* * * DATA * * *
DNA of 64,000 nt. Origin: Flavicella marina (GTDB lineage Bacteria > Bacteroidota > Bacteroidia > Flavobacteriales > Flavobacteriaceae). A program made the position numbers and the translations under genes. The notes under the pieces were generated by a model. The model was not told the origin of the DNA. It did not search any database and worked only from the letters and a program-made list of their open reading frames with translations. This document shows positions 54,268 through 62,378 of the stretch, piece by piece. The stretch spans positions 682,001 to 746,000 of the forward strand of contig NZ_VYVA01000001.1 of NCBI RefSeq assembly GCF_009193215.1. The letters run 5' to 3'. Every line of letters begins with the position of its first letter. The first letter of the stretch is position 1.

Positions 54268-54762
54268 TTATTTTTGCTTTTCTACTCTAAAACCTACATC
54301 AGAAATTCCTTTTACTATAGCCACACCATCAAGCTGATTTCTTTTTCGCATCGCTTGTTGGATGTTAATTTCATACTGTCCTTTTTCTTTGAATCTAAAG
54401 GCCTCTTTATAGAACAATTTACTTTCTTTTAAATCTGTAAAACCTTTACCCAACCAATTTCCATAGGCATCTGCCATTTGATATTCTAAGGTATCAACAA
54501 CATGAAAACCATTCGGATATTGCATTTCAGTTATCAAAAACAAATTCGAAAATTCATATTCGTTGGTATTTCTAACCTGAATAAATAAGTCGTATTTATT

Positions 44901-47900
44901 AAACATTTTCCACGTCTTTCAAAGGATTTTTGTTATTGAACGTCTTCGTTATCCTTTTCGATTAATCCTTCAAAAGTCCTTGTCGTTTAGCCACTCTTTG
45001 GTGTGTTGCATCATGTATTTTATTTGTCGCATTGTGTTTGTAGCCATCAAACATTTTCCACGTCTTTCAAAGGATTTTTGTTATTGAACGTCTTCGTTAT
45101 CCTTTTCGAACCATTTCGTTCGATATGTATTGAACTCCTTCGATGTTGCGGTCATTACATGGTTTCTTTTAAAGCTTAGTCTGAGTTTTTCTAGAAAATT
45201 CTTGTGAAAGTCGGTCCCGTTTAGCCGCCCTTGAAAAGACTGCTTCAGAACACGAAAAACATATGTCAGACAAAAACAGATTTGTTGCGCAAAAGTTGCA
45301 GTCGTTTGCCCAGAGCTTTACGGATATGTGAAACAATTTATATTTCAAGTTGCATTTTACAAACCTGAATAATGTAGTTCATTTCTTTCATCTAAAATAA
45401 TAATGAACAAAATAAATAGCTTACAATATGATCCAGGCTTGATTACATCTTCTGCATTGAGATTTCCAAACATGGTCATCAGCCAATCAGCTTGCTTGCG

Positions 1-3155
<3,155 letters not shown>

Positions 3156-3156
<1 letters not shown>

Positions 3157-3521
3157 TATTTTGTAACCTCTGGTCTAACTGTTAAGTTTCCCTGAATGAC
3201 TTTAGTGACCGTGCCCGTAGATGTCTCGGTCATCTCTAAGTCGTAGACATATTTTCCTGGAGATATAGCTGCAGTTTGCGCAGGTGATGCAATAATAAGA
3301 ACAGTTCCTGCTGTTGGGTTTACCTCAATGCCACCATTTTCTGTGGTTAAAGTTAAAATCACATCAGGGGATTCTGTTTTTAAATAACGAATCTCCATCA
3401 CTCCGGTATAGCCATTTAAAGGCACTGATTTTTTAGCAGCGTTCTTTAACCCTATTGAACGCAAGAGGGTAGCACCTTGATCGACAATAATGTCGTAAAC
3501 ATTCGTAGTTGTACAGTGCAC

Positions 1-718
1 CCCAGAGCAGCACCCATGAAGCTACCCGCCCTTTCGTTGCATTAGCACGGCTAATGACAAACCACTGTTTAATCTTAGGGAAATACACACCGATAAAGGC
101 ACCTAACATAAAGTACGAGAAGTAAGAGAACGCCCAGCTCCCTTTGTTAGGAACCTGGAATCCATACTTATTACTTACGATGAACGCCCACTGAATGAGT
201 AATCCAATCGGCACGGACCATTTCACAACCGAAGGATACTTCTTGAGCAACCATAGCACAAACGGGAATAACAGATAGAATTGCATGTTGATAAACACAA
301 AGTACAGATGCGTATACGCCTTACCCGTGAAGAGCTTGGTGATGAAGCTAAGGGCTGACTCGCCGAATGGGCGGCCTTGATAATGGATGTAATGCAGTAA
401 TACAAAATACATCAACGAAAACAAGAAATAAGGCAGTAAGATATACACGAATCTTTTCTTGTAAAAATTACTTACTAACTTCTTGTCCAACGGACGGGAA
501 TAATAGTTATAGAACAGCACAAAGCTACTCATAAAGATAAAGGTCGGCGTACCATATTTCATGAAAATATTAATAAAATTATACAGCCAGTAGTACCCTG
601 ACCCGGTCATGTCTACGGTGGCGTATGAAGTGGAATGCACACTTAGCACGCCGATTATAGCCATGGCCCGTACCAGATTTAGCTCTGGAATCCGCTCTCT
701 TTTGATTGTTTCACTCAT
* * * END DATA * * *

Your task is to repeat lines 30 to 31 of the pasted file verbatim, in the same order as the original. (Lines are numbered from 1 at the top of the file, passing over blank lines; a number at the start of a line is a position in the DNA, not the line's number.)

501 TAATAGTTATAGAACAGCACAAAGCTACTCATAAAGATAAAGGTCGGCGTACCATATTTCATGAAAATATTAATAAAATTATACAGCCAGTAGTACCCTG
601 ACCCGGTCATGTCTACGGTGGCGTATGAAGTGGAATGCACACTTAGCACGCCGATTATAGCCATGGCCCGTACCAGATTTAGCTCTGGAATCCGCTCTCT